Saturday, December 30, 2006

Panto time!

One of the joys of living where we are is the easy access, every Christmas, to the pantomime season at Llandudno.

This year was no exception and it was a joy to take my two sons to see Aladdin at Venue Cymru last week which we all enjoyed (especially me!)

The refurbished North Wales Theatre is superb and will hopefully help cement the reputation of Llandudno as the major leisure and retail centre in the region and, more importantly, bring in some conferences in the future.

I would like to see greater links formed between the theatre and local restaurants - one of the great things about the Millenium Centre in cardiff is that they have a complex of 28 restaurants only 100 yards away and this is normally packed with theatre goers between 6.00 and 7.00 in the evening.

Surely, we can try and get our local hotels and restaurants to offer something similar in Llandudno?

Talking of food, the panto was followed by an all too rare visit to Barnacles - one of the excellent fish and chips restaurants in Llandudno where the Cod and Chips was out of this world. Certainly amongst the best I have tasted!

Thursday, December 21, 2006


The latest polls for ICM’s monthly survey for the Guardian - by far the longest polling series in the UK - has put the Conservative Party back at the 40 per cent level that we were last at in August. The shares, with changes on the last ICM survey at the end of November are: CON 40 (+1): LAB 32 (+1): LD 18 (-2).

If translated to next year's elections, this certainly would be good news for the Party. However, we mustn't be complacent in any way at all as there are still some people in Aberconwy who think that Plaid Cymru are a viable alternative to Labour, despite the recent 'love in' between the two over the Assembly budget.

I believe the real issue at the next election is about choice on how we spend the £14 billion of Assembly funding. Certainly when it came to the budget, we didn't see any decision made about cutting uneccesary bureaucracy and putting more funding into frontline services. Many people in Llandudno have already raised this issue and questioned why both parties did not give any more funding to ensuring services were retained at Llandudno Hospital. We are in for an interesting four months of campaigning.

Sunday, December 17, 2006

Saving our Post Offices

Not surprisingly, there is enormous worry over the decision by the PostOffice to close over 2,500 branches, with rural areas taking the biggest impact. Having written about this klast week, it is good to see that this is being taken seriously.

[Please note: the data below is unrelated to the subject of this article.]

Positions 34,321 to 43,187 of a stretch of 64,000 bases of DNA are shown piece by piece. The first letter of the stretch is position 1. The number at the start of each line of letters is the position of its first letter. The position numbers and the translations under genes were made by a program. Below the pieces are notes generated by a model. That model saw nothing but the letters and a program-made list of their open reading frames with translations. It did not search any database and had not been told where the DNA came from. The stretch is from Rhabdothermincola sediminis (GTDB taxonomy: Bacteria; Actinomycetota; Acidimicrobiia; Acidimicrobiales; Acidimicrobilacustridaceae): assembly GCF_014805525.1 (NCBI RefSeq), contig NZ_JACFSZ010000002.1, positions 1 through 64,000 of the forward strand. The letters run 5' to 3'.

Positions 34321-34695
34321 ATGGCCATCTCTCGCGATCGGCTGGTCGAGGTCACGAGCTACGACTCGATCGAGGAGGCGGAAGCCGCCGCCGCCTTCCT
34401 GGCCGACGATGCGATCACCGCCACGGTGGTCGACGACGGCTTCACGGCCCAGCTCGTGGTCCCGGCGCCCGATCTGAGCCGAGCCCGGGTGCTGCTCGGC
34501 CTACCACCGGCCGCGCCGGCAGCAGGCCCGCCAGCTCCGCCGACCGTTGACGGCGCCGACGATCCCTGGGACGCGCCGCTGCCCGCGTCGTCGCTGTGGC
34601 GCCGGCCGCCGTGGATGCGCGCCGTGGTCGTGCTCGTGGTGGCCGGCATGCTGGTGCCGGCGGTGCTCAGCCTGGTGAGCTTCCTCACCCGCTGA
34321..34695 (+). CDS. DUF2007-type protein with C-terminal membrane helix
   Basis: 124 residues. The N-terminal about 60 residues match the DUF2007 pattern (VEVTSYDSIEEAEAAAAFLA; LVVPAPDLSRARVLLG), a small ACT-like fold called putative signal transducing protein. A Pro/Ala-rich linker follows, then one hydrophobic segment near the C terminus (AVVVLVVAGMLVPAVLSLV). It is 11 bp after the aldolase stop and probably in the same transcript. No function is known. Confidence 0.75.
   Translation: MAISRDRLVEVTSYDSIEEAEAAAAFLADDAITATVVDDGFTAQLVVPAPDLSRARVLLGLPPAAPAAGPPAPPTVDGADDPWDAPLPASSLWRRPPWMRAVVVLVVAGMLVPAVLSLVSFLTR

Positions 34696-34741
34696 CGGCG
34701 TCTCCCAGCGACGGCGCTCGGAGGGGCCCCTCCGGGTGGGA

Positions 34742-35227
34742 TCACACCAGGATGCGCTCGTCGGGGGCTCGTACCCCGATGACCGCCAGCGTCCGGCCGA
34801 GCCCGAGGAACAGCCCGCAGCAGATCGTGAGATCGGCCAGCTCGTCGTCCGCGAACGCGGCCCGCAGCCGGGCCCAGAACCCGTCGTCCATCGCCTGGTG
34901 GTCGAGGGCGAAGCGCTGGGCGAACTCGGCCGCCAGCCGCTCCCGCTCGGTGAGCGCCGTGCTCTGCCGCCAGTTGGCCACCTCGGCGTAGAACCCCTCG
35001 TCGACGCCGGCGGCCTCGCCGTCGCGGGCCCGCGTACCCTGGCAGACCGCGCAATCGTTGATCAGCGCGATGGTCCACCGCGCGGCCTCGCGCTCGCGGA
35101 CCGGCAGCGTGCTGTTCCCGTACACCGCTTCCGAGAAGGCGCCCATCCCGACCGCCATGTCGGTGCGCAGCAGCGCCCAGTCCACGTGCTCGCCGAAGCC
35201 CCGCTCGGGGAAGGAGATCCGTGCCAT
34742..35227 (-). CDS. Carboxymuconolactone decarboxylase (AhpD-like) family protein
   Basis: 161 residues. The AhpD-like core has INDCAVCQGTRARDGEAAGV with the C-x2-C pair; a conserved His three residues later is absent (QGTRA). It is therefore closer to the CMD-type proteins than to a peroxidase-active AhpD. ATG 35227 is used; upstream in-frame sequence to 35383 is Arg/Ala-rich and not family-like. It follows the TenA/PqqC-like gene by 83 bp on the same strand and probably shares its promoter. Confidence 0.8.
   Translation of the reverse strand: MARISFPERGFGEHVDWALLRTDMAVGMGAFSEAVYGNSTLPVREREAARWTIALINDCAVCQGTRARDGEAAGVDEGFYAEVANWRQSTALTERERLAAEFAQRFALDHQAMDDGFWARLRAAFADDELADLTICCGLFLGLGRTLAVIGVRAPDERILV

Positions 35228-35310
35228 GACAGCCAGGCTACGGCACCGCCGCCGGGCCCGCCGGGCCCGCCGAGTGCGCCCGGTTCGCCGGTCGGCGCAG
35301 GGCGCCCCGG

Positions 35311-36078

For example, the Daily Post has now begun a campaign against this ridiculous move and I hope that everyone will join in and sign their petition.

Wednesday, December 13, 2006

Plaid to back Labour?

Today is crunch day in the Assembly in more ways than one.

The 13th of December 2006 could be the day when Plaid Cymru finally reveal their true colours and back the Labour Administration in the Assembly over the most crucial element of the Assembly - its budget.

I hope this will finally bury the false impression that the nationalists are propagating in North Wales that "there is not much difference between Plaid Cymru and the Conservatives".

Tuesday, December 12, 2006


The truth sometimes is extremely unpalatable, which is why the Social Justice report from the Conservative Party makes difficult reading for many policymakers. Essentially, it demonstrates some of the real problems in today's society and challenges politicians to get off their backsides to do something about it.

The comment in The Times today reflects the thoughts of many people in Aberconwy on this matter and it is about time that the Assembly began to play a more active role in dealing with the real issues that affect communities across Wales.

Monday, December 11, 2006


I have been trying to find out when the Lyons Enquiry will finally report on local government finance, but to no avail.

It was originally due in December and there are rumours that Gordon Brown will receive a copy next week. However, some reports suggest that he will delay any Government response until well into the New Year to avoid any fallout for the May elections.

Don't be fooled by any delay - the parlous state of public finances means that there will be little spare cash for local authorities, who are already bleating about the fact that their council tax increases are less than their projected expenditure for next year.

Given this, Lyons will have no option but to recommend that councils are given powers to raise additional funds through some form of local taxation, including the dreaded bed tax on tourists.